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I'm trying to use string.format on a 'nan' float.

Here's the description of the 'g' option from the python documentation.

General format. This prints the number as a fixed-point number, unless the number is too large, in which case it switches to 'e' exponent notation. Infinity and NaN values are formatted as inf, -inf and nan, respectively.

And here's what i get trying it in the interpreter (Python 2.6):

>>> print "{0:g}".format(float('nan'))
-1.#IND

As I understand the documentation, the output should be "nan".

Is this a bug or am I doing it wrong?

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What platform and which version of Python are you using? –  ecatmur Aug 7 '12 at 15:30
1  
Platform's Windows 7 and Python v. 2.6.6 (32-bit) –  Chris Aug 7 '12 at 15:33

1 Answer 1

up vote 7 down vote accepted

repr(float) was fixed in Python 2.6 and Python 3.0; see http://bugs.python.org/issue1635; however str.format was not fixed until the 2.7 branch; see http://hg.python.org/cpython/rev/c5e0d9beebf9 and http://bugs.python.org/issue1580.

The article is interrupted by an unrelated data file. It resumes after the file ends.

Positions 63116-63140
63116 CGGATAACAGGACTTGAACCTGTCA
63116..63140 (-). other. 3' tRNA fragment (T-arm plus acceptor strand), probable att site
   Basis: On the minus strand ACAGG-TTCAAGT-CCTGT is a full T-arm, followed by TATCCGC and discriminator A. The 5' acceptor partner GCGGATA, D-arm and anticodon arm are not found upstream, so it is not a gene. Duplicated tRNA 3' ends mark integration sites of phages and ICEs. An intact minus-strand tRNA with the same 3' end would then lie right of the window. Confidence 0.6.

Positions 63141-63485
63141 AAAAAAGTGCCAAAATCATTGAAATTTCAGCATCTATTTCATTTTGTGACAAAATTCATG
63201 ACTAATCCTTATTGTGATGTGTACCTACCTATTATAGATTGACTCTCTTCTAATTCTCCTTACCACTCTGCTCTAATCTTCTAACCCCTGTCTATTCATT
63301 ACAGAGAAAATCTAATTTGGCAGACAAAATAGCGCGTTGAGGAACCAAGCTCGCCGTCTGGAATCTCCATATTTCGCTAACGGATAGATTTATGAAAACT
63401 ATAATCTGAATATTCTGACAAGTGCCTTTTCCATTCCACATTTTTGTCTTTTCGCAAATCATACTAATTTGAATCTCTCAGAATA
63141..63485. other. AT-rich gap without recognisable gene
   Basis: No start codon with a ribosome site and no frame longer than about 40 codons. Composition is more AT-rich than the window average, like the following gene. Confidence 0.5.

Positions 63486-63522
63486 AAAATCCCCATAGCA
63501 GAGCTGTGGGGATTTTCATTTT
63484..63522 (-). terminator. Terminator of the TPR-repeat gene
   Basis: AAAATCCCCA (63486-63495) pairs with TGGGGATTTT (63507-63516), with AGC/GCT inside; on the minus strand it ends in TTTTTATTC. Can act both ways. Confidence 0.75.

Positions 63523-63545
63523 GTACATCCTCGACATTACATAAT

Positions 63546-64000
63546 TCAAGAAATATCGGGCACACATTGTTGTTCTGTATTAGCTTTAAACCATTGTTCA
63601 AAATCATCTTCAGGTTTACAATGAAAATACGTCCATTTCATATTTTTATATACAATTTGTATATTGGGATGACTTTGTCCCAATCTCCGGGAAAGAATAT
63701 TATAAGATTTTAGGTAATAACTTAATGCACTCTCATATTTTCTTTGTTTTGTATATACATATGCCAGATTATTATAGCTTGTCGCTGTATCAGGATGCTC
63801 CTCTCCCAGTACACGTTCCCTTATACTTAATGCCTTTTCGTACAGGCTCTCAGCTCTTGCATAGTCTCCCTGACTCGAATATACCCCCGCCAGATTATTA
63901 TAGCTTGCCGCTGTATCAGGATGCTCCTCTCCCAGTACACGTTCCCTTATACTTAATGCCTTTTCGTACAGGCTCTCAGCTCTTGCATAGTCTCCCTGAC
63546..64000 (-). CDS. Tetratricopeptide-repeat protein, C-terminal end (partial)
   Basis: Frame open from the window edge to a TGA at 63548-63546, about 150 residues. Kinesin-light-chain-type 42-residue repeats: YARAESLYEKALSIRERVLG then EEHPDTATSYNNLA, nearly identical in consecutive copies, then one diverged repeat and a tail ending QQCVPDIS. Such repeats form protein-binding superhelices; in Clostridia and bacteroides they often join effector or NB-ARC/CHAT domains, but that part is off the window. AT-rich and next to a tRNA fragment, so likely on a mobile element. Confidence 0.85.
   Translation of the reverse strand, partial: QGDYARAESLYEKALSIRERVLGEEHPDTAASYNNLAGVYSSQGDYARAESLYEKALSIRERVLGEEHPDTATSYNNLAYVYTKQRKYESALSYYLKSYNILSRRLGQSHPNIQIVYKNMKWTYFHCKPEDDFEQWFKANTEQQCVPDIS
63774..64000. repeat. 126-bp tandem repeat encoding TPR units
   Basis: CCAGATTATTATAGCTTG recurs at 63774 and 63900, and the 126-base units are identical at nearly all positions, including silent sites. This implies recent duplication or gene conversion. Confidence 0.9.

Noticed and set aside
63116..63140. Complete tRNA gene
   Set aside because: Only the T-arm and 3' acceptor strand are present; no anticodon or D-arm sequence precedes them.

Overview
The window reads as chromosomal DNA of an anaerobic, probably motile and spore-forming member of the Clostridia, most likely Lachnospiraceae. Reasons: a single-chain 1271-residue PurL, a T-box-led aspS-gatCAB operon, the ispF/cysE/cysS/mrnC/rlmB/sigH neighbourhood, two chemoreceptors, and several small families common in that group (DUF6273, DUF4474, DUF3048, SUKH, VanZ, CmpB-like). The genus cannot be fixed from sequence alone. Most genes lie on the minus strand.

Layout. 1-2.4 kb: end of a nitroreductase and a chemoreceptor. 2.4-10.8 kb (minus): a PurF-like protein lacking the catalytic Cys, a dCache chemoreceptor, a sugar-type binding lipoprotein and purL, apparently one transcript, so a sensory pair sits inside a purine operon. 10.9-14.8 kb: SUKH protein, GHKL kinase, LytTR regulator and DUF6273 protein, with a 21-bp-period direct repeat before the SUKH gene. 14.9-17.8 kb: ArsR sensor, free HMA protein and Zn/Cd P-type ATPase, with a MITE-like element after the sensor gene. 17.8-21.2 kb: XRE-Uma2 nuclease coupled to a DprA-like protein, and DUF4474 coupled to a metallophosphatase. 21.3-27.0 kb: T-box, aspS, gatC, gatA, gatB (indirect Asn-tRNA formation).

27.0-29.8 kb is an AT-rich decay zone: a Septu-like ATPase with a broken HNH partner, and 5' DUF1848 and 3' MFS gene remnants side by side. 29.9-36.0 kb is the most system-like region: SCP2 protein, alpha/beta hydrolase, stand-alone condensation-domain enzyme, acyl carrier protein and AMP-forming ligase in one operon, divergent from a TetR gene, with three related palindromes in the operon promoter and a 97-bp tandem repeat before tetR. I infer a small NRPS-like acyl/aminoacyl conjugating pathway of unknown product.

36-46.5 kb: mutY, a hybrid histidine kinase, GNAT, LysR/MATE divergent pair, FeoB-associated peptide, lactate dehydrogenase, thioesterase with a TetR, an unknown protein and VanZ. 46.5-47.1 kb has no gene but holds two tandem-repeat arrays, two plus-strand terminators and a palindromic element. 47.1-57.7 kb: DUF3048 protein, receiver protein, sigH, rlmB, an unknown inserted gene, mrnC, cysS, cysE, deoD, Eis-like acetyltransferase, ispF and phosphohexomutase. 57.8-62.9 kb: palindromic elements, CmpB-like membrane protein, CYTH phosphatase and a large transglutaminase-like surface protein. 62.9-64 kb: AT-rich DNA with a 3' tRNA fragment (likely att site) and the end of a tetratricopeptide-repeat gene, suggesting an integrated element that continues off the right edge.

I'd recommend seeing if "{0!r}" works for you; that should call into the non-broken repr code.

If you need to use "{0:g}" format spec, you could try subclassing float and overriding __format__:

class FixFloat(float):
    def __format__(self, format_spec):
        return 'nan' if math.isnan(self) else float.__format__(self, format_spec)

"{0:g}".format(FixFloat(1.2345e9))
'1.2345e+09'
"{0:g}".format(FixFloat(float('nan')))
'nan'
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I am using Python 2.6. Would you care to develop your answer a little more? –  Chris Aug 7 '12 at 15:37
    
Are the Versions listed in the bug report the versions where it was discovered, or the versions where it was fixed? I suspect the former. It works for me in 2.7. –  Mark Ransom Aug 7 '12 at 16:20
    
@Chris it looks like str.format was a separate fix. –  ecatmur Aug 7 '12 at 17:04
    
The command "{0!r}".format(float('nan')) does produce the expected output ('nan'). However, I'd like to use the 'g' option behavior. Any ideas how that can be done? I'm thinking of a conditional check if math.isnan(num): print this; else: print that but it seems rather unpythonic... –  Chris Aug 8 '12 at 6:39
    
And I'm accepting your answer because the question was effectively solved plus the discussions in the links you provide are very interesting indeed. –  Chris Aug 8 '12 at 6:42

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